Sometimes two processor cores aren't any better than one.
Despite introducing Athlon 64 X2 desktop PC and Opteron server processors, with dual cores or two separate processors in the same package, Advanced Micro Devices Inc. says it will continue to tout single-core processors for certain applications.
Is More Video Memory Worth the Money? You'll soon be seeing X800XL-based cards equipped with 512MB frame buffers. Is more memory the answer to our problems, especially since you don't get any more memory bandwidth, just a bigger data "parking lot?"
Two industry insider sources revealed that both ATI and NVIDIA have plans to unveil their latest graphics solutions at Computex this year, which usually takes place around the beginning of June.
China's Lenovo Group has completed its $1.75 billion purchase of IBM PC division, creating the world's third-largest PC maker, the companies said Sunday.
Every year at this time, ELECTRONIC BUSINESS publishes a list of the top semiconductor companies. It's an indication of the maturity of the electronics industry that most companies in the top 20 positions or so place at or around the same position they held the preceding year. But over the last five years, from boom to bust to now, there has been some intriguing shuffling.
Voice and video files streamed over the net could be made untappable and ultra-secure in the next few years thanks to a breakthrough by Toshiba. I sometimes say it is like the messages in Mission Impossible. If anyone tries to read the messages, they self destruct.
Sun's upcoming "Niagara" systems will be shipping no later than early 2006, and could even start rolling out earlier. The chip will have eight cores, each of which will be able to process four instruction threads simultaneously.
Moving to protect its lucrative printer cartridge business, Seiko Epson has filed patent infringement lawsuits against two companies that manufacture replacement cartridges for its printers. Company says it is not trying to stamp out third-party cartridge manufacturers.
"Some have called Cell an Intel killer, which is completely ridiculous," says Kevin Krewell, In-Stat analyst. "The only place where the Cell processor can be considered competition for Intel will be where the Sony Next Generation Game Console competes with the Media Centre PC."
The thing with today's graphics cards from both leading manufacturers is that they will perform quite well in latest games; so going with either brand isn't a tough choice anymore. For many of you, either NVIDIA or ATI will do just fine, but those of us who want to play games like Doom III or Half-Life 2, the companies have just made our lives more complicated than they already are.
With every new generation of video cards come many iterations of the new technology. With nVidia's introduction of the 6 series of GPUs, there have come multiple cards based on similar families of GPUs. Most notably the 6800 family brought to the table the 6800, 6800GT and 6800 Ultra. Likewise with the midrange 6 series card(s) I'll be looking at today, the Asus Extreme N6600GT/TOP/TD.
Advanced Micro Devices Inc. may get into the business of manufacturing chipsets after it opens a new chip factory in 2006, company Chairman, President, and Chief Executive Officer Hector Ruiz said in an interview Monday.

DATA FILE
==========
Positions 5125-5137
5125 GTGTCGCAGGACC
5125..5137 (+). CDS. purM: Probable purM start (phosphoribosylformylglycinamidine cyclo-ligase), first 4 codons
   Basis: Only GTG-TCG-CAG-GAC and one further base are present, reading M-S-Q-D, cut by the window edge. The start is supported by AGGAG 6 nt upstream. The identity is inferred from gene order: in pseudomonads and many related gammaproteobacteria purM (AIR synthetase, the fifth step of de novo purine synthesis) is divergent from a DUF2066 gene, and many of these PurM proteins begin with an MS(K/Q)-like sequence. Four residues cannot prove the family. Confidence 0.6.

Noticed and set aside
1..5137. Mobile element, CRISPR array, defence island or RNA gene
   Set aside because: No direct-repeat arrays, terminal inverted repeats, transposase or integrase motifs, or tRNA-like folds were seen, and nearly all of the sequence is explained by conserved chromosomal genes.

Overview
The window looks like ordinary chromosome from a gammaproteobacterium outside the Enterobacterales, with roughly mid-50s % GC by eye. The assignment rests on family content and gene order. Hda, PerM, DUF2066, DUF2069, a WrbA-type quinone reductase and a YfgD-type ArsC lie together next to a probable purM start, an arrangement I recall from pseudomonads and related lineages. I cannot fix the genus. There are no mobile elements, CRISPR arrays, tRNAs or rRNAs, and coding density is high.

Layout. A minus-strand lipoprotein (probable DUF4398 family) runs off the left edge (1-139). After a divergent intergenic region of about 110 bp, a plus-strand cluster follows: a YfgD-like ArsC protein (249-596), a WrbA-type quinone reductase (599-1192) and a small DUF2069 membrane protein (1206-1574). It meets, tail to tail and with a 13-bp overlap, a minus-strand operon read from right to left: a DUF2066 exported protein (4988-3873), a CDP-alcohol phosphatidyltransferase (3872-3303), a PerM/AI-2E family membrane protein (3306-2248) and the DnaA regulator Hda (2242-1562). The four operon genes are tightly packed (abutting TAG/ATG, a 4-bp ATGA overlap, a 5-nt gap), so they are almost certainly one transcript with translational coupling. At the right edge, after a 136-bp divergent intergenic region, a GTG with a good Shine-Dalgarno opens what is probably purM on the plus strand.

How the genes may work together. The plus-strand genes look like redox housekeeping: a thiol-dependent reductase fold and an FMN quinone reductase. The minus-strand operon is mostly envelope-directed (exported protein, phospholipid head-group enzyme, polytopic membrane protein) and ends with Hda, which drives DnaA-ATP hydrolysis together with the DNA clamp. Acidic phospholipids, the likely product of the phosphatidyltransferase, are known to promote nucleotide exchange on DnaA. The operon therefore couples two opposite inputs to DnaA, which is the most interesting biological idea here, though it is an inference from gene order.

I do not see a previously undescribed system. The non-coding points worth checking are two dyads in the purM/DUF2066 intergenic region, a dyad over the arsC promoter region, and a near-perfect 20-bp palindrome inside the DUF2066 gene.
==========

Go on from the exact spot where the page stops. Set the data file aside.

A promising new kind of computer chip can have an unexpected side effect: forcing companies to pay more for software.
We have seen far too many paper launches from ATI and NVIDIA in regards to their X800, X850 and 6800 series of graphics adapters. It was repulsive from the beginning and left many people frustrated. Users would see the desiring performance numbers in evaluations, but they had no idea when the cards would finally make it to the market. This was especially the case with high-end cards from both companies and certain mid-end adapters from ATI. Let's just say that the current generation of graphics market was miserable for the end-user.
Gamers, AMD's upcoming dual-core desktop processor, the Athlon 64 X2, is not for you. What you want is the single-core Athlon 64 FX.
Here's the cold, hard truth. Careful, it stings a bit. Intel, though seeming to finish first in the release of multicore processing, rushed itself to the market on the wrong racetrack.
Intels were the first dual-core CPUs to hit the market. What's more, Intel started their push into multiple cores with desktop chips, rather than CPUs for servers. AMD debuts their dual-core technology in their Opteron line, made for servers and workstations. For now, let's take a look at how the two competing technologies stack up.
AMD might be going its own way by not following Intel with their DDR2 implementations. Instead, the world's second largest chipmaker may go straight to DDR3 or XDR in hopes of adopting a better architecture.
Technology is at it again, expanding Hollywood's creative horizons. But this time, the tech supplier isn't named after a fruit.
We live in a world of PC noise pollution, but I'd never realized how bad it was until I bought my last computer. Like most, I'd assumed all PCs hummed and whined — the price we pay for the fans that keep all those hot new chips from frying.